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Schools that teach life's best lessons

The Telegraph

When shoes baron Lance Clark played tennis with his son’s former business studies teacher, he delighted in telling him what a terrible job he’d done.

For after leaving Millfield School in Somerset, Lance’s son Galahad decided to shun the family business, Clarks (C&J Clark), Britain’s best-known shoe retailer. Instead he studied abroad and started several businesses before founding his own shoe label Vivobarefoot. Incidentally, his father now loves his shoes.

After 12 years at boarding school, Clark left with an unshakeable self-belief and won a scholarship to study in the US, a move he credits for helping him escape the family business. “I came out of Millfield with massive self-confidence – probably too much. I felt that I could do anything.”

His fellow pupils came from all over the world and Clark grew up with a global perspective. He now works closely with Chinese suppliers and manufacturers. “At 15 I was hanging out with Africans, Russians, Chinese and Americans. The world felt a small place.”

Why do so many former pupils credit their independent schools with instilling such high self-confidence? Partly resources, say teachers and advisers: there’s one teacher for every nine pupils, compared with every 22 in the state sector. And one in five attending the UK’s top 10 universities comes from the independent sector, which accounts for just 7 per cent of schoolchildren in the UK and 16 per cent of those at sixth form.

But these schools also nurture options, from baking and dairy farming to ballroom dancing, as well as on the sports field. Last year, more private school pupils won Duke of Edinburgh Gold awards than did those from state schools.

And the independent sector can draw on a web of inspirational alumni, says Paul Kelly, head of school and university placement at independent consultants Gabbitas Education. “[Independent schools] have a concentration of successful parents or alumni with an affection for the school who will come in to talk, or facilitate work experience.”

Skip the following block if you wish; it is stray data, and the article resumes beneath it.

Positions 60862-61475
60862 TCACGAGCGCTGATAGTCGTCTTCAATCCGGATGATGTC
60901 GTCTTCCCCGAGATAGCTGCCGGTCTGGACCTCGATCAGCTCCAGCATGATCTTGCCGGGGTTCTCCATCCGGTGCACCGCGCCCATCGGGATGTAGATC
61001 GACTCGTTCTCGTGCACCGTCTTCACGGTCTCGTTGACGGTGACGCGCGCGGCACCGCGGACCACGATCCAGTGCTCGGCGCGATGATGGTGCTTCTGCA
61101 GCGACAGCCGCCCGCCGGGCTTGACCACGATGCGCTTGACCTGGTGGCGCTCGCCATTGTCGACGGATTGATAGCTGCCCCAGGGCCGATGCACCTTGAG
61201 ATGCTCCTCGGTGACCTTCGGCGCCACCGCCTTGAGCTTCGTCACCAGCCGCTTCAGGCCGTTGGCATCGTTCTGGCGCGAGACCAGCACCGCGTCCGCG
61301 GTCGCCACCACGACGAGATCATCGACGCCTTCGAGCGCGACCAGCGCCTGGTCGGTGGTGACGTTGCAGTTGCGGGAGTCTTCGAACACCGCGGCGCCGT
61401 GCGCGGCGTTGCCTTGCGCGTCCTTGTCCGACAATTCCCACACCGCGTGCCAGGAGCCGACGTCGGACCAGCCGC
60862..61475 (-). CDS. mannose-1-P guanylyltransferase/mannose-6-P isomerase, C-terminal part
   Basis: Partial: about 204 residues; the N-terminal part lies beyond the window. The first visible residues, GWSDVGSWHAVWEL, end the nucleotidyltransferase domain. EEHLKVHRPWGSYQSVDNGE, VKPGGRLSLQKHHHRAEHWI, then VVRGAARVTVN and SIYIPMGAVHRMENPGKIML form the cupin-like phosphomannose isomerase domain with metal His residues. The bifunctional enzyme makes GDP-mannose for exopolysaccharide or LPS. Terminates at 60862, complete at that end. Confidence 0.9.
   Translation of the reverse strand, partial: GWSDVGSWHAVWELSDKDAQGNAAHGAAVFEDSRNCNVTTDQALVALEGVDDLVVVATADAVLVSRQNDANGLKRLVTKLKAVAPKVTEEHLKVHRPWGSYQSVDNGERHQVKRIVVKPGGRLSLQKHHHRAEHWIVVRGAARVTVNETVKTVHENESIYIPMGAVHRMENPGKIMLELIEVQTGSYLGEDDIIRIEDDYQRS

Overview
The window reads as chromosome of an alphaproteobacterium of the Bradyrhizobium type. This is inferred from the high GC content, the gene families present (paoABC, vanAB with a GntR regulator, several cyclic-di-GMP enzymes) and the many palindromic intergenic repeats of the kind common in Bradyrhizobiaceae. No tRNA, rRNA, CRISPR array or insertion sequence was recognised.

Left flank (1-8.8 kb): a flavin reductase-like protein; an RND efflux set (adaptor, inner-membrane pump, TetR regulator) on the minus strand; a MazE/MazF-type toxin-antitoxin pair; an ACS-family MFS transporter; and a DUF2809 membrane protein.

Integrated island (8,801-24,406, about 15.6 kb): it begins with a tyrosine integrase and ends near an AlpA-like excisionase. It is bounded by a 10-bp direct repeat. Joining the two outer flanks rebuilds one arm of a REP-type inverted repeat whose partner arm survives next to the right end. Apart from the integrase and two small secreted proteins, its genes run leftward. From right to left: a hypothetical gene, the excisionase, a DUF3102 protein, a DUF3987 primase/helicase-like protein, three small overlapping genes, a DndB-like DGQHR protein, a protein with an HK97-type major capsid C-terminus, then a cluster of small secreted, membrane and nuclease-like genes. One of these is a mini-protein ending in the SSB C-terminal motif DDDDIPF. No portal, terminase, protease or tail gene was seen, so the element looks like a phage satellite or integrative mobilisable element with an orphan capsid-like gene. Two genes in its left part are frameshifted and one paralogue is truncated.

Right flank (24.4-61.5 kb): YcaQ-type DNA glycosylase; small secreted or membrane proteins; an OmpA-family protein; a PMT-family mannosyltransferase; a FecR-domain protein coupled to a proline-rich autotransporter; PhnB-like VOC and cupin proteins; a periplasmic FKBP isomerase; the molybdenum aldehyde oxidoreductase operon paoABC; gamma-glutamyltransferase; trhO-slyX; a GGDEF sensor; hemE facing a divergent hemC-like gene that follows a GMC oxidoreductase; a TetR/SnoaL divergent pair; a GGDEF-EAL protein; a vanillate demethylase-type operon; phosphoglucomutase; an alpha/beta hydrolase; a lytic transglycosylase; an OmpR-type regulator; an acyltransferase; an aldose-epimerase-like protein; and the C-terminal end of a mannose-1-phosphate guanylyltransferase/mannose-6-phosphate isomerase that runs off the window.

When old boy Adam Balon returned to Latymer Upper School in London, he was stunned by the facilities. It was a nostalgic visit for the co-founder of Innocent Drinks, which sells more than two million smoothies a week. “[Latymer] gave me a sense of how lucky I was, a sense of freedom and openness.”

He remembers inspirational teaching and an environment that celebrated achievement. “It was OK to be good at stuff” – in his case maths – “without having to hide it.”

He believes his schooling led him to the University of Cambridge, where he met the friends with whom he went on to found Innocent after a short spell in consulting. “Getting to a decent uni was a function of a good education. It wasn’t an academic hothouse nor a homogenous mix of white middle class. There was kudos in doing the best you could. That level of encouragement is hugely important as a kid.”

Raoul Shah traces his success to lessons learnt in human nature at Highgate School in London. Fresh out of university and armed with a fax machine, he went on to found Exposure, now a leading UK communications agency. “The core of my business is being good with people. My years at Highgate helped me learn to communicate, debate and negotiate.”

Context was everything, he says. Highgate’s setting near Hampstead Heath and its in-house arts facilities were inspirational, with creativity high on the agenda. This is a sentiment echoed by fashion designer Alice Keswick, who spent her teenage years boarding at Marlborough College, where she was encouraged to “try a bit of everything”. She discovered her passion in the arts. “The school had an incredible art department – we had one-on-one teaching.”

She remembers the energy and encouragement of her house mistress. “She helped me find my path. That focused attention and energy gives you confidence.”

Now she couldn’t be further from her old school – en route to the premiere of a film featuring her designs in Saigon. Seven seasons after founding her Wondaland fashion label, she divides her time between Vietnam and London. She credits her early independence and ability to form strong bonds to the experience of boarding. “You’re out of your comfort zone, not glued to your parents. I didn’t think twice about setting up on my own.”

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